What is Avoidant Personality Disorder?

Many teenagers and adults suffer from social anxiety. This is a condition that can make them feel nervous and physically ill when they have to interact with others, particularly if they will be the center of attention (such as when they must give a speech) or when they think others will be looking at them (such as when attending a party). A personality disorder that shares some of the same characteristics as those with social anxiety is called avoidant personality disorder. A personality disorder is not something that can be alleviated with a short-term therapy plan like social anxiety can be. The disorder causes negative effects in all facets of a person’s life, from their education and career to relationships with friends, family, and romantic partners. Read on to find out about avoidant personality disorder and what you should do if you suspect that you or a loved one might have the disorder.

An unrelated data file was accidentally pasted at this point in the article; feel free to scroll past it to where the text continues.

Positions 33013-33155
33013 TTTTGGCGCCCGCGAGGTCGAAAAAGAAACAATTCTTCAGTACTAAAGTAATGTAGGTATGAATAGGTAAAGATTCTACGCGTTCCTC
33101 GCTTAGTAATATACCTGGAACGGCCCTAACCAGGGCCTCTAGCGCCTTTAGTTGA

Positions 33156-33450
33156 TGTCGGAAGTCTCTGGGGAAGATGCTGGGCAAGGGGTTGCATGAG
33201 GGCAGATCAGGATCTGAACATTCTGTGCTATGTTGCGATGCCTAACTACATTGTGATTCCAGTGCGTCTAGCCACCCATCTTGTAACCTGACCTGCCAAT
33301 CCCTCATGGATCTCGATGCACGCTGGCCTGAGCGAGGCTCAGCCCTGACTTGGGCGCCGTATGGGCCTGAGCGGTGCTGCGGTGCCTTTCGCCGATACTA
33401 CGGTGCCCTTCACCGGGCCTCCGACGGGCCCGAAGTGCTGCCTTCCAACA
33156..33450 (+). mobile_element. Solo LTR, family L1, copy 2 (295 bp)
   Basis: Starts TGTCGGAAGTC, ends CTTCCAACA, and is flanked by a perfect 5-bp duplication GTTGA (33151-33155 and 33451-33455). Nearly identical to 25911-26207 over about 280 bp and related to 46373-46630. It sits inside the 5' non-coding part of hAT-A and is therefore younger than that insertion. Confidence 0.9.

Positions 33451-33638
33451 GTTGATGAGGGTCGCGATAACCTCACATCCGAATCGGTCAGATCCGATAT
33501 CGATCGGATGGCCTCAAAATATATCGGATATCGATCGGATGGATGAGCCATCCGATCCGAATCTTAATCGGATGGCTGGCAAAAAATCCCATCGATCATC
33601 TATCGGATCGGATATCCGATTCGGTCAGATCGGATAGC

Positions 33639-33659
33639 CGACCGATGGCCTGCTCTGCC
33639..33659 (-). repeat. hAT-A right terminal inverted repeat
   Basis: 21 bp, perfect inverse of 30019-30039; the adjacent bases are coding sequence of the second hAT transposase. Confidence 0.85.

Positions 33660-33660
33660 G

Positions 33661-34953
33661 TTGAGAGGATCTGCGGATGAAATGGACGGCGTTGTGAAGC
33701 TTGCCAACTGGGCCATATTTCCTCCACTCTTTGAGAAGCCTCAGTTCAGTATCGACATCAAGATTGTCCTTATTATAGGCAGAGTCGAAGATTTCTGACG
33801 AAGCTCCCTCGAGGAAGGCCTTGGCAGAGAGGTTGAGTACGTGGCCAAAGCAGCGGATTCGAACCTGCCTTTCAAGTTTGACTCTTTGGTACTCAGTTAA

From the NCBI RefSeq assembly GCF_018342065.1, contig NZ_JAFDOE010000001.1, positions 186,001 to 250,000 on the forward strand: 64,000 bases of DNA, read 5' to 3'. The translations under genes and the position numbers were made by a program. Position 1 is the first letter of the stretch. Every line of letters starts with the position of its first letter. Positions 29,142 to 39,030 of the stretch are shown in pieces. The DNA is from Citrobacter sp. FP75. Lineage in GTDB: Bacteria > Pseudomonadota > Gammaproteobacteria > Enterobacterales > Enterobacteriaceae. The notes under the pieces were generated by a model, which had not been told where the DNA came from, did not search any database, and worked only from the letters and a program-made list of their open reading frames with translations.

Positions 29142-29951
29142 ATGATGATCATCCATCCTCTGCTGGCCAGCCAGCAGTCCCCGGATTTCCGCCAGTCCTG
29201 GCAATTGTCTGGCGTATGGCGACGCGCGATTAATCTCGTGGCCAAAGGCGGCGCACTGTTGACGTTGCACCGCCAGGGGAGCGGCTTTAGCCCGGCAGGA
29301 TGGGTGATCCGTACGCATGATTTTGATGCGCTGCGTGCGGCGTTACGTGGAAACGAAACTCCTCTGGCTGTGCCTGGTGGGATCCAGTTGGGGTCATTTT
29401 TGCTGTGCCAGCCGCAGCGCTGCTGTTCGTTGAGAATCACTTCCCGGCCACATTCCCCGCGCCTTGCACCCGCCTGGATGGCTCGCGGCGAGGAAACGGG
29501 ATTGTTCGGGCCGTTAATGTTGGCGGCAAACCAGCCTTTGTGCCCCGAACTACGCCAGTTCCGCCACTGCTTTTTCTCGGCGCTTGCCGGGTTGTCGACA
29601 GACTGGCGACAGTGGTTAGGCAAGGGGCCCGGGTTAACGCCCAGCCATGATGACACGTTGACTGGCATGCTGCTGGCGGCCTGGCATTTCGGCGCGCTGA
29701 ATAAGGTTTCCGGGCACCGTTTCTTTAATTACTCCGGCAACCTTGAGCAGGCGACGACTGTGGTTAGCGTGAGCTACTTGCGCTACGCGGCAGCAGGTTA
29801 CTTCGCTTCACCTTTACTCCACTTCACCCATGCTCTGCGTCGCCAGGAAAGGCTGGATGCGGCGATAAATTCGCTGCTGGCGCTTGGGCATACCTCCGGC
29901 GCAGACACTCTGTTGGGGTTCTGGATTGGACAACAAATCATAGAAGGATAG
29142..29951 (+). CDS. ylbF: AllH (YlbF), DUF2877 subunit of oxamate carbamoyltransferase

What Causes Avoidant Personality Disorder?

The jury is out on whether avoidant personality disorder is affected more by biological or environmental factors. It is likely that both are responsible for the development of the condition. Also, as symptoms emerge, the reactions of others can exacerbate the disorder. For example, people with avoidant personality disorder tend to be tense and awkward around others. For children and teenagers, in particular, this can cause their peers to take note that something is wrong. The person with the disorder might be bullied or mocked. The individual becomes more and more fearful of ridicule, and that affects the progression of the disorder.

At the same time, there could be biological issues at play. As with many mental health conditions, there might be a family history personality disorders or social anxiety that could make one more prone to developing avoidant personality disorder. Teens and adults who develop the disorder were often very shy as children. This does not mean that shy children are going to develop avoidant personality disorder; most shy children go on to maintain good mental health and don’t develop personality disorders at all.

Symptoms of Avoidant Personality Disorder